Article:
Just like in any language, Spanish has many words that have multiple meanings. The word “SUBIR” has several different meanings such as to go up, to get on, to climb up, to raise and many others along the same lines. Usually, you can figure it out from context, but the other day I came across a situation that wasn’t as clear.
I was standing on the 13th floor of a 14 story building, waiting for the elevator. When it stopped, there were already 2 people inside. They looked at me and asked “subís?” (Argentine vos form, the tú form of the verb SUBIR would be “subes”). I assumed they were asking me if I was going up, which I was not, so I shook my head and let them continue on their ride.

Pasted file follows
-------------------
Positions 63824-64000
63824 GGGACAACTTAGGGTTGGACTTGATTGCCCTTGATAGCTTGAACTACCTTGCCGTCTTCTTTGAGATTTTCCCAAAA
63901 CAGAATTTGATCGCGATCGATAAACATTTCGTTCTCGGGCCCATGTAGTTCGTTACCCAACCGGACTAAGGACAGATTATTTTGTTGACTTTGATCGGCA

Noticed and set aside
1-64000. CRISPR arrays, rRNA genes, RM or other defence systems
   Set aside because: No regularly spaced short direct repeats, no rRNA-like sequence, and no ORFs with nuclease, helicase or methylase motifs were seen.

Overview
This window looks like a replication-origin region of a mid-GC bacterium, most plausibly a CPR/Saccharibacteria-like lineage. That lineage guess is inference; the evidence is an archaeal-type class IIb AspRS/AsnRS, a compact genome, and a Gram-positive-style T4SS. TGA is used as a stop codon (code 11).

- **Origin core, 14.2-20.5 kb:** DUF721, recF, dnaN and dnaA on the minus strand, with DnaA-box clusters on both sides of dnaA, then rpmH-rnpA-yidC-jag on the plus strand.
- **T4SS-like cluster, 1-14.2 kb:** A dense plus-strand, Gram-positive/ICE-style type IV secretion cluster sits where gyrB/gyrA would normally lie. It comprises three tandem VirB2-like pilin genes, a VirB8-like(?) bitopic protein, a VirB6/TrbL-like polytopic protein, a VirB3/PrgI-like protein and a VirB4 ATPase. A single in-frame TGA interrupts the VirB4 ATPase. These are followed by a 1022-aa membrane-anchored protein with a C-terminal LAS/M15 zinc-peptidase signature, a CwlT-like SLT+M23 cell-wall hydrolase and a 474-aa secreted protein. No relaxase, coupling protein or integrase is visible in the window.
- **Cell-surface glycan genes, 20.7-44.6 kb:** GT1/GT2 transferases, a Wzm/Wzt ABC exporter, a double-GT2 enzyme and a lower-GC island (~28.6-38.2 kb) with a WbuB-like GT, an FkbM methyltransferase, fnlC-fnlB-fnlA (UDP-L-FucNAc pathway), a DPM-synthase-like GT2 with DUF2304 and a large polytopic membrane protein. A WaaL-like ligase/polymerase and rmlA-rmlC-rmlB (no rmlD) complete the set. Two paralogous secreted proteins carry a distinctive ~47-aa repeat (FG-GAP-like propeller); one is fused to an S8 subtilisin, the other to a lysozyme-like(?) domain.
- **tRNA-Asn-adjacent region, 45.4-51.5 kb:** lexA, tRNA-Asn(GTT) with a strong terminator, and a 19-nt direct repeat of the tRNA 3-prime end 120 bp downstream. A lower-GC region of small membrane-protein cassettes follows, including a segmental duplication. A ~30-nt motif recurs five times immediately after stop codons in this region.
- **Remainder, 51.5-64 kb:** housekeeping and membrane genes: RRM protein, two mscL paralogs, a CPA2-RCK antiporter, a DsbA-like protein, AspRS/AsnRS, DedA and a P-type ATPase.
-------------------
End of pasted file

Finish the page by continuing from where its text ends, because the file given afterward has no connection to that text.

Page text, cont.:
When I eventually got on the elevator and made my way to the ground floor, I ran into the same women. They stared at me and said “Por qué no subiste con nosotras?”
It was then that I realized that they had not been asking me if I was going up, they were asking me if I was getting on. The question “subís?” could mean either “Are you going up?” or “Are you getting on?”
One commonly used word conveys two totally different questions but when it came down to the context of the situation, there was really no way to tell them apart. In the end I made some bogus excuse about how I had to go back to the apartment for something and then scurried away before they could decide I was either a snob who didn’t want to ride with them or a gringa that didn’t understand the words coming out of their mouths.
To learn more about the vos form read the article How to Conjugate the Vos Form.
Check out these other Argentina Spanish Slang Expressions articles.
Featured photo credit: up/dn by bjornmeansbear via flickr